Every year one in ten people around the world gets sick from food they eat and 420,000 diet as a result. This is the finding of a report from the World Health Organization, WHO, which uncovers the global burden of foodborne disease. Researchers from the National Food Institute and Technical University of Denmark have contributed considerably to the project.
Knowledge about the burden of foodborne disease is crucial when setting public health targets, prioritizing resources and assessing the impact of these diseases on public health and the economy.
Statistics on foodborne disease only show the tip of the iceberg because few people go to the doctor when they get sick from something they have eaten. Over the past decade, WHO has worked to produce data that can correct for underreporting and underdiagnosis and thereby reveal the true burden of foodborne disease. This work has been carried out with the help of researchers from around the world, including researchers from the National Food Institute, who have contributed with significant input.
Children most at risk
The project shows that within one year, one in ten people globally get sick from food they eat and of these, 420,000 end up dying.
Foodborne diseases affect people of all ages, but children are particularly at risk. WHO’s new figures show that a third of deaths related to unsafe food occur among children under five, although this age group is less than one tenth of the world’s population.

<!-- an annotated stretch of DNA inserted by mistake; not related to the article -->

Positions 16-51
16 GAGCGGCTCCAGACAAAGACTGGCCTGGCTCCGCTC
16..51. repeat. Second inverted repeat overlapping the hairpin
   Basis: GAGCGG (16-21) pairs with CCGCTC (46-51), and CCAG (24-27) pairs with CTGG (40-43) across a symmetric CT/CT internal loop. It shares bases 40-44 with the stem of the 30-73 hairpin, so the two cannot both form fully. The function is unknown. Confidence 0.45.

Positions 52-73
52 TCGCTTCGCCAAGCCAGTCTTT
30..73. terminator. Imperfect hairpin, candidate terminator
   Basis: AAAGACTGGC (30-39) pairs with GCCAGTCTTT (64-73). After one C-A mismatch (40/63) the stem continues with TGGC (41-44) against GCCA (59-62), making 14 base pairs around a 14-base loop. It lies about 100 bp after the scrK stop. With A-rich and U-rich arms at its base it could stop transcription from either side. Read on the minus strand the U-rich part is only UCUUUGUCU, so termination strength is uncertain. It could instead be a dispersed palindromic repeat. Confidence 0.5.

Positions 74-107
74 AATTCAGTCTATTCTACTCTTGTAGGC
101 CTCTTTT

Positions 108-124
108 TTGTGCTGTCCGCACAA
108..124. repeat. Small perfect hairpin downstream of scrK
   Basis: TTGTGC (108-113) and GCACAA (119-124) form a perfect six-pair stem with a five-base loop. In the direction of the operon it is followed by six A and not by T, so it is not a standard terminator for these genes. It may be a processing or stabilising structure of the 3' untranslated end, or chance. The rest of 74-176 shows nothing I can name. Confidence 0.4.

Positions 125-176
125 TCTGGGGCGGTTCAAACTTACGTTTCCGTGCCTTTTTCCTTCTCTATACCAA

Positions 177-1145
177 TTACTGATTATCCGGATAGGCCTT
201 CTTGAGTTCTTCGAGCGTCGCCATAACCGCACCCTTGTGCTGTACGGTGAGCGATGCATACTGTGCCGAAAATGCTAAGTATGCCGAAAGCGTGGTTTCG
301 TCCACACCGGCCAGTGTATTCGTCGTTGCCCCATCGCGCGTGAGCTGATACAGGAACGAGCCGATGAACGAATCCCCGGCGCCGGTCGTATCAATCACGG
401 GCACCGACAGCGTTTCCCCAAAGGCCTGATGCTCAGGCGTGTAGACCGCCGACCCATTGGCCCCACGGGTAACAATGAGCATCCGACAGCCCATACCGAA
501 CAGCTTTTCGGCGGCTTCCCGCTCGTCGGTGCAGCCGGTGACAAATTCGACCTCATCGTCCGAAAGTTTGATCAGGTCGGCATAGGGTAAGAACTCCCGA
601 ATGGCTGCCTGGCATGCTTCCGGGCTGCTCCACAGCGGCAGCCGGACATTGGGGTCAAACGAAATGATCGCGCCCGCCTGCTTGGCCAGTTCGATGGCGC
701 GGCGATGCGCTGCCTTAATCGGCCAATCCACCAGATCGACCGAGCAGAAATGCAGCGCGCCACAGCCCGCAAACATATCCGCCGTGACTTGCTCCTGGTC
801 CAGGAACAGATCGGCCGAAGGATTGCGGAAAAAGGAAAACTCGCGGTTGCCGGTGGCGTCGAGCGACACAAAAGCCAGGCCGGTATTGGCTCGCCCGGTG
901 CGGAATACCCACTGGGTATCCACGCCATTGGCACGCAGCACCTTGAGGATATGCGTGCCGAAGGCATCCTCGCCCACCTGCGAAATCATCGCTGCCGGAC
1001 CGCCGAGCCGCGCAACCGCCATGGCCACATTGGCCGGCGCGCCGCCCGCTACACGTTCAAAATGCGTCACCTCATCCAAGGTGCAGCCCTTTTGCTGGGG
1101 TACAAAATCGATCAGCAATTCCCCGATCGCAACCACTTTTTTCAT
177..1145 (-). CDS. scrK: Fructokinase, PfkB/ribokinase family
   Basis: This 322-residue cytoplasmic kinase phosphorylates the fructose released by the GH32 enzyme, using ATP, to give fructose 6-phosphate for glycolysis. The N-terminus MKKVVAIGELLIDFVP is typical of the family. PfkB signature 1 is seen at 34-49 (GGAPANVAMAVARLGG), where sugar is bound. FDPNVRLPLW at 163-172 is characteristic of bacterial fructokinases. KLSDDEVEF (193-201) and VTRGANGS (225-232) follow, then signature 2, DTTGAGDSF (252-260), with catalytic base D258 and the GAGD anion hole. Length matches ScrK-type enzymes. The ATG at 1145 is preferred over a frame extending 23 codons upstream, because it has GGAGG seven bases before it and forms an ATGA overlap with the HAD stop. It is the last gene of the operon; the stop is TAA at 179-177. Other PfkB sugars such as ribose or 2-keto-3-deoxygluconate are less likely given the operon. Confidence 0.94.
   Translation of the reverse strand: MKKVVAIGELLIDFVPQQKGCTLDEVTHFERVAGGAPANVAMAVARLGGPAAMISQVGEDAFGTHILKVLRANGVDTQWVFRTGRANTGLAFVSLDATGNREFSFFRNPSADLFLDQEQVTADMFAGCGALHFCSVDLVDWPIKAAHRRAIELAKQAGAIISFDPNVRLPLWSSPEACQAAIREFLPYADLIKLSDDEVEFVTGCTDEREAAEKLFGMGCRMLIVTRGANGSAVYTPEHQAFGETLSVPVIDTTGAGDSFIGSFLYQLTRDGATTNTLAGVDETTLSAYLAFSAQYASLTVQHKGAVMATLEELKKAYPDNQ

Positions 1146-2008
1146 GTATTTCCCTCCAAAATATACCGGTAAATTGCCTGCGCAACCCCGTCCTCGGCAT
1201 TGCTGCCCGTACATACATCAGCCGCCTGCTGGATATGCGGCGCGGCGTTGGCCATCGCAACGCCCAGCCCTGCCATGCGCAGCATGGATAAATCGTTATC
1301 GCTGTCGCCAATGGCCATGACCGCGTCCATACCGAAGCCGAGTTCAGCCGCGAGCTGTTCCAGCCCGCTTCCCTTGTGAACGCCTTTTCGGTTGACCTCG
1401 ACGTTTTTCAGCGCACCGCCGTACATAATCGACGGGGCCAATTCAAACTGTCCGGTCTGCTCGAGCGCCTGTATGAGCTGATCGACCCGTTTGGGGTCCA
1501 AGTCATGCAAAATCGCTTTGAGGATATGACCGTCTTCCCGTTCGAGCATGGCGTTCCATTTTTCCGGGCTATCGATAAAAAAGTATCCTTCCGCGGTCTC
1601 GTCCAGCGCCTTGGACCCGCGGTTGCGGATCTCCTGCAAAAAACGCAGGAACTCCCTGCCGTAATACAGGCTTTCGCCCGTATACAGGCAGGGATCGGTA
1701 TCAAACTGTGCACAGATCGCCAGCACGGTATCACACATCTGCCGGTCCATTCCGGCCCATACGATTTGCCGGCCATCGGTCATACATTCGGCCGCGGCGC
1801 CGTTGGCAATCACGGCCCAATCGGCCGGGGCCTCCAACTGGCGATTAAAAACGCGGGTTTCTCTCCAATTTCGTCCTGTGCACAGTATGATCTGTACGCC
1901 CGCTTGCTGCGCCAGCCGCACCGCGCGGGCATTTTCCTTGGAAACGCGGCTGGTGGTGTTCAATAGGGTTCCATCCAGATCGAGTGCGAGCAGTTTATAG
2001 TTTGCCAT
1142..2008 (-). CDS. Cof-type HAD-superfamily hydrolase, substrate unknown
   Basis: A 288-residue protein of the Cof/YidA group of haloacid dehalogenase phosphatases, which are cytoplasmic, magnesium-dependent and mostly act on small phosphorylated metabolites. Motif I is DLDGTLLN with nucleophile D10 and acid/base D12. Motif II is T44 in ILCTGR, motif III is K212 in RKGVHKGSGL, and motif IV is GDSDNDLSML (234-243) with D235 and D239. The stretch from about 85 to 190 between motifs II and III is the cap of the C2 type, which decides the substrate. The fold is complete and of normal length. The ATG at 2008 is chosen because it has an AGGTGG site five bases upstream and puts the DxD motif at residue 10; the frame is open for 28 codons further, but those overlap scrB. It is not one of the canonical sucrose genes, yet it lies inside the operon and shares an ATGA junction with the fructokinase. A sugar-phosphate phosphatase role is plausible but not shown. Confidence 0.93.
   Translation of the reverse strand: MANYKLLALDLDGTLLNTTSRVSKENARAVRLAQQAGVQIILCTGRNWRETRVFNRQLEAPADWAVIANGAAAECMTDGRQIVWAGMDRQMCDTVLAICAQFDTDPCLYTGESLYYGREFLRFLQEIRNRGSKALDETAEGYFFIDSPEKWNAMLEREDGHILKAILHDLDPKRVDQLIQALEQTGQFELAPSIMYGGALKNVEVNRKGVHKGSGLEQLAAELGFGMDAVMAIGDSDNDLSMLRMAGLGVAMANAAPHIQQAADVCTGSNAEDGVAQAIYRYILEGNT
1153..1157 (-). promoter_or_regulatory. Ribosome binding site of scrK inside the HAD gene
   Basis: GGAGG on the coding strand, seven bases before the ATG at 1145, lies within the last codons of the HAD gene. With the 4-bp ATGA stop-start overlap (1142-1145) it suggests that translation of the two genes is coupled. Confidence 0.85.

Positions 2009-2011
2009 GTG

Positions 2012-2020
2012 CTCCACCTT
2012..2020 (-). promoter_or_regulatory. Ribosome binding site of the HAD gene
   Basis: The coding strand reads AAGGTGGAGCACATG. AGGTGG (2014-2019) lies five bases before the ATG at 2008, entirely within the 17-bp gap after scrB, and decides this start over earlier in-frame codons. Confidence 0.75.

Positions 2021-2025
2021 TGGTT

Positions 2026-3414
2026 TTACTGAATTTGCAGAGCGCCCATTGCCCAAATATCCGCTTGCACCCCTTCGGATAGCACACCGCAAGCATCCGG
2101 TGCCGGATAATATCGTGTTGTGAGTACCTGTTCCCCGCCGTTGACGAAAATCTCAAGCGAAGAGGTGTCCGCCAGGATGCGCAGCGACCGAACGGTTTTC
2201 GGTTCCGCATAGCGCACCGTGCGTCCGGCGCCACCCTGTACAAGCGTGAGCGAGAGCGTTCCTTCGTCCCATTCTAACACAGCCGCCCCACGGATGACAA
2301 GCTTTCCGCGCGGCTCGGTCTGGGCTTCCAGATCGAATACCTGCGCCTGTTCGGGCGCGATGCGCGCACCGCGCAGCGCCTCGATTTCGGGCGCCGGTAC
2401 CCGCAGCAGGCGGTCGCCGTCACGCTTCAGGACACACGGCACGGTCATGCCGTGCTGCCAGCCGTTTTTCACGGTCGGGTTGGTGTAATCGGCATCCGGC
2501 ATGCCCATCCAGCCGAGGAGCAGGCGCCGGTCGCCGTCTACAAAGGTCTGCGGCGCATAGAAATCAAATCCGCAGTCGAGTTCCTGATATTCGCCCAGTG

The report also shows regional differences and reveals that both cases of foodborne disease and mortality rates as a consequence thereof are higher in Africa and Southeast Asia.
Researchers from the National Food Institute has been part of an international research team, that has calculated the number of cases of disease and deaths caused by nine bacteria, viruses and parasites, which are commonly transmitted through food and typically cause diarrhea.
Researchers from the National Food Institute have also led a global study to estimate, how big a proportion of these diseases that is directly linked to food consumption. Results are presented at both global and regional level.
The report on the global burden of disease can be downloaded from WHO’s website: Estimates of the global burden of foodborne diseases.
The project has resulted in a number of scientific articles in the publication PLOS ONE, to which several researchers at the National Food Institute have contributed.
Please also read about how the institute works to estimate the actual burden of disease and its consequences for society in a news item from 9 December 2015: Research to close knowledge gaps on burden of disease.
Article by Heidi Kornholt, Miriam Meister, DTU Online News